(Limited test result:
It looks like
seems to be ignored…)
Does this blog permit HTML in its “Comments” threads?
Chris: Would you agree that it might be a good idea to add a brief explanation to the “Comments” interface about whether HTML tags are permitted? As you know, many blogs list the tags which readers can use to format their comments, such as by adding boldfacing, underlining, quotation indenting, italics, etc.)
Thanks for contributing to this thread.
I think your comments about the underperformance of miners’ stocks relative to “physical gold” are correct, and (for whatever it’s worth, considering my near-complete *ignorance* of gold and of gold stocks) I “agree” with you, so I don’t ask this to challenge you, I ask it respectfully: Do you have special knowledge of gold? [I’m hoping “Svein” isn’t a mere “screen name.” I hope it’s an Afrikaans given name and I’m hoping you’re a gold *expert* from the RSA!]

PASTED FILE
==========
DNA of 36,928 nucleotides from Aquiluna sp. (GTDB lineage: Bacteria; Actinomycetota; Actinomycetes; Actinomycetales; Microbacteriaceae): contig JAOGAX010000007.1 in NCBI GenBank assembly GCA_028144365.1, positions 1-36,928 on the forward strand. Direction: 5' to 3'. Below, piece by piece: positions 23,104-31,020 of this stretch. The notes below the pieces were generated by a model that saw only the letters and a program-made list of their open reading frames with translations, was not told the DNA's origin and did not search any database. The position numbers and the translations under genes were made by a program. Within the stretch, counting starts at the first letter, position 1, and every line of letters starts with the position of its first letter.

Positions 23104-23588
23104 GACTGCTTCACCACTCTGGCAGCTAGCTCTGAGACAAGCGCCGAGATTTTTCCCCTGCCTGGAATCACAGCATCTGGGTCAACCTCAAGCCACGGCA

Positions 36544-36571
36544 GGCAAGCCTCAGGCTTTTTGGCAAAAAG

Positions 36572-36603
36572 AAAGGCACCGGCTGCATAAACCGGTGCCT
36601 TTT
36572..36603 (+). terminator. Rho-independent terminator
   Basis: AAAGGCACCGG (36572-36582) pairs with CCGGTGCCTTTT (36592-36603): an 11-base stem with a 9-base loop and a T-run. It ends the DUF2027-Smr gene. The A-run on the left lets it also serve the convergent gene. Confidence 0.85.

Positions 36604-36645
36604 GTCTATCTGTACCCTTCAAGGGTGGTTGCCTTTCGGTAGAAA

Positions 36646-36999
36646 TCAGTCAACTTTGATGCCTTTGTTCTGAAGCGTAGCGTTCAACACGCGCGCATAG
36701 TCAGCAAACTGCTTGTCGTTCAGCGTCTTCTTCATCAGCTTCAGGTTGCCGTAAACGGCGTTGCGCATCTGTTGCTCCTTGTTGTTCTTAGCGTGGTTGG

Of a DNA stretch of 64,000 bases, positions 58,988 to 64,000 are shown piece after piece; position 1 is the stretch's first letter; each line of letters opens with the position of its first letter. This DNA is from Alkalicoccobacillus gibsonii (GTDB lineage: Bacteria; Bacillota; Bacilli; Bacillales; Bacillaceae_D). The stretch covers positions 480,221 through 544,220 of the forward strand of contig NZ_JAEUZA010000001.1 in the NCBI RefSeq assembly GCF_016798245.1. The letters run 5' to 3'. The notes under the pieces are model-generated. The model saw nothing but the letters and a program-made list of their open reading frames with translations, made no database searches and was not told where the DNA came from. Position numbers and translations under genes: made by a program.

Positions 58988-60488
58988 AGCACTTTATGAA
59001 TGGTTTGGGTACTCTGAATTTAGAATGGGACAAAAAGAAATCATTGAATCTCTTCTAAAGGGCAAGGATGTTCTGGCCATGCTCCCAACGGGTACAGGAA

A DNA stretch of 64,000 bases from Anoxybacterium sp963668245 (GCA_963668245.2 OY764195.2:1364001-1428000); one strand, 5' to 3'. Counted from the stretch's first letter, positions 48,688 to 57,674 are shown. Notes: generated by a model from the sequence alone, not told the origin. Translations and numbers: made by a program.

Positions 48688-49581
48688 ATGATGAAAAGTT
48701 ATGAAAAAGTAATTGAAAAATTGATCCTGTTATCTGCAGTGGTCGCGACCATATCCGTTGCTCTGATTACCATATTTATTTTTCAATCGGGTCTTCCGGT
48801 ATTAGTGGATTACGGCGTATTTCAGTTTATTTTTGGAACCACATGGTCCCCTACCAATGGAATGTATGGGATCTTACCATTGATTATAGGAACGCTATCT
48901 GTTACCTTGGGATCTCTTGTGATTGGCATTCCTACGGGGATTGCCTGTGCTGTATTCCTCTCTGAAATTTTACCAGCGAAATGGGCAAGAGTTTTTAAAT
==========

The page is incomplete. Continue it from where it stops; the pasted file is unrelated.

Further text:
I mention “special expertise” because I think all investors should be aware of “hidden dangers” which may be associated with commodities and with stocks which are closely related to commodities, such as gold miners’ stocks. The case of the adverse effect on UNG of the “contango” market in natural gas was one example of such a “hidden danger.” The regular “roll-overs” of near-month futures contracts “in the face of” a contango market has pretty much “doomed” that fund. That problem could even be regarded as “mechanical”; it results inevitably and relentlessly from the fund’s basic method of operation. I strongly suspect that most investors who bought shares of UNG because they expected a profitable “reversion to the mean” of the historical relationship of the price of natural gas to the price of oil were blissfully unaware of this “hidden danger.” (Chris: You might want to consider adding “Hidden Danger” to “The Power of the Pattern!” I’m just kidding, but you seem to like these “slogans”! You can encourage investors to “Let the Power of the Pattern be your friend,” but you might also want on occasion to warn them to “Beware of hidden dangers!”)